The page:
When I recently posted about not flushing tampons and pads down the toilet, I had comments asking whether people still do that? Well people don’t – it’s generally females that do and whether it’s from laziness or ignorance, they are a common cause of toilet blockages.
Toilet and pipe blockages can also be caused by wet wipes, toilet wipes, paper towel, nappies… really anything other than poo, wee, vomit and toilet paper. And yes people have tried to flush nappies down a toilet. I had someone flush a nappy down my toilet one day and thankfully I had a plunger to save the day. I wasn’t particularly impressed though because I had guests when it occurred and it was the guest toilet that was nearly overflowing to the rim of the pan. It could have turned nasty.
A toilet waste is 100mm in diameter so it has the potential to allow bigger items through but a bend here and a belly in the pipe there and a tree root that has penetrated the waste pipe means that anything other than human waste and toilet paper has the potential to cause a blockage.
It’s important for our overseas migrants to also know what can and can’t be flushed down the loo. I had one apprentice tell me that he was constantly unblocking toilets in the Moorooka area in Brisbane where African immigrants have settled. Flushing toilets are an amazing invention to some of those who have travelled from the third world (we westerners take flushing toilets for granted sometimes) and they have put rubbish down the toilet because they have never been told any different. This apprentice told me he had found tennis balls, small milk cartons and one time a skateboard wheel wedged in the s trap of the toilet pan.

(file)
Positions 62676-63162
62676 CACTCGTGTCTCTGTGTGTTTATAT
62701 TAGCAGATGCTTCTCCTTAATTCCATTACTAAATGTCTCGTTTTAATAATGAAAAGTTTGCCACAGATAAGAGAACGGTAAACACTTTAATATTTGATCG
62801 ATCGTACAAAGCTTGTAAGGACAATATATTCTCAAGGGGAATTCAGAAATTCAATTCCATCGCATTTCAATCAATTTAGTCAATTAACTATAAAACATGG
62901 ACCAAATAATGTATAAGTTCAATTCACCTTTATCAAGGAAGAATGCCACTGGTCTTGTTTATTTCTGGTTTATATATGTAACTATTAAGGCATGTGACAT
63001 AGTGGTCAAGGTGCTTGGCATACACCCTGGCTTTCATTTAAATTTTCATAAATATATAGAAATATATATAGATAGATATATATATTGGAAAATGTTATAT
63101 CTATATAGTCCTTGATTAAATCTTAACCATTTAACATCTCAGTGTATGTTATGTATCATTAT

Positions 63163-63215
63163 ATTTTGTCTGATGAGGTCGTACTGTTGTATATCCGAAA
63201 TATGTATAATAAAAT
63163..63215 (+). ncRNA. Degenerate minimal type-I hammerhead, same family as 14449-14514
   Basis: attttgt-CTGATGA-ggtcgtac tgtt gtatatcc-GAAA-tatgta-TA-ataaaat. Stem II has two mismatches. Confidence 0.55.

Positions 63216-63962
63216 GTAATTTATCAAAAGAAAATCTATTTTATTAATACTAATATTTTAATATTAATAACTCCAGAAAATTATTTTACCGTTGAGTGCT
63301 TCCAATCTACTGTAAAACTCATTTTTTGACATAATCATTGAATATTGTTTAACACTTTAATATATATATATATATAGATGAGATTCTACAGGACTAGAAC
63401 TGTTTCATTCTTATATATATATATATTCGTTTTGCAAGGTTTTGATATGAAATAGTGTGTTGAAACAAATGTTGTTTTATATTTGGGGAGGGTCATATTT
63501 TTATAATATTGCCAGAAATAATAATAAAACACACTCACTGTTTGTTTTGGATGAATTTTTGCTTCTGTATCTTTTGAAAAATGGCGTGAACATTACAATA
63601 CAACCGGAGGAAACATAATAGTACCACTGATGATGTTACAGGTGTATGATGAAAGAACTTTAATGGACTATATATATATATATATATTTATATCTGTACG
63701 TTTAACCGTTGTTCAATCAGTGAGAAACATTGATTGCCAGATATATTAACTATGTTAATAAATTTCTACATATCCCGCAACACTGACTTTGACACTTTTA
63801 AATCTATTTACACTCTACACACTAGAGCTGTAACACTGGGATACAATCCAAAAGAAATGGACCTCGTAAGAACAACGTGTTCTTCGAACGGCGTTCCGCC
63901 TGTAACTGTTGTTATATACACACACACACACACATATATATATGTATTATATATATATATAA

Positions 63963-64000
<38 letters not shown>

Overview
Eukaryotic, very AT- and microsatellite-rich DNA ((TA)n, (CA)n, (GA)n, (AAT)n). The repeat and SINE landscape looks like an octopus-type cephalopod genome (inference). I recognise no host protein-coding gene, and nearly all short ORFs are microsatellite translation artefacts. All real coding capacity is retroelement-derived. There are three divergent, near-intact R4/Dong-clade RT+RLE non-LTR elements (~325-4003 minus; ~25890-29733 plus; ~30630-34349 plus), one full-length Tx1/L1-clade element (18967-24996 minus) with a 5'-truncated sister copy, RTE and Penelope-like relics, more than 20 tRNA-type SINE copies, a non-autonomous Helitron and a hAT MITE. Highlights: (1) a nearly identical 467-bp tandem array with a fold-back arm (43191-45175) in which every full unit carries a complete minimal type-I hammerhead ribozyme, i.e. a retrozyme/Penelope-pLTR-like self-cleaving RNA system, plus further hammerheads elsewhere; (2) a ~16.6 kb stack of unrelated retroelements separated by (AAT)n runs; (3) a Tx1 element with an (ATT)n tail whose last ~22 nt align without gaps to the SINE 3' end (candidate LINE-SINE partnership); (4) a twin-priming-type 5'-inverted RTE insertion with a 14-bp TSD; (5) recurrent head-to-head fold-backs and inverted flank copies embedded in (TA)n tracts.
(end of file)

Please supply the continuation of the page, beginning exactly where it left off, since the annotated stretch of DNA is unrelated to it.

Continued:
If we are flushing down things that shouldn’t be flushed down the toilet, then what are we rinsing down our sink wastes?
Oils and fats from cooking should never be rinsed down the sink. You should leave the fat to solidify and then place it in the rubbish or reuse the oil (if you can) to make gravies.
Food scraps like rice, pasta or cereal shouldn’t be rinsed down the sink either. They expand in water and when they get gluggy they have the potential to block a sink waste too.
Some blockages are inevitable and have nothing to do with what has been flushed down the toilet. Often a tree root can penetrate the pipe and grow through the pipe causing anything flowing through the pipe to back up.
When this happens, on most newer properties the sewerage should overflow through the ORG (overflow relief gully) and you will find that your basins and sinks won’t drain nor will the toilet flush away waste.
The only way to fix this type of blockage is to cut the roots out and fix the broken pipe to prevent the tree root from growing into the pipe again. This can be a big job depending on how deep the pipe is.
Most plumbers who unblock drains as their niche in plumbing will have a camera that can determine the cause of a blockage in a pipe. It can be fascinating watching the camera descend down a pipe. (It can also be a bit gross as it travels past poo and soggy toilet paper).
The cost to unblock a pipe or toilet can start from $180 depending on how far the blockage has occurred and how long it takes for the plumber to unblock it.
So it pays to make a note to yourself and your family not to flush or rinse anything down the pipes that shouldn’t as most pipe and toilet blockages can be avoided.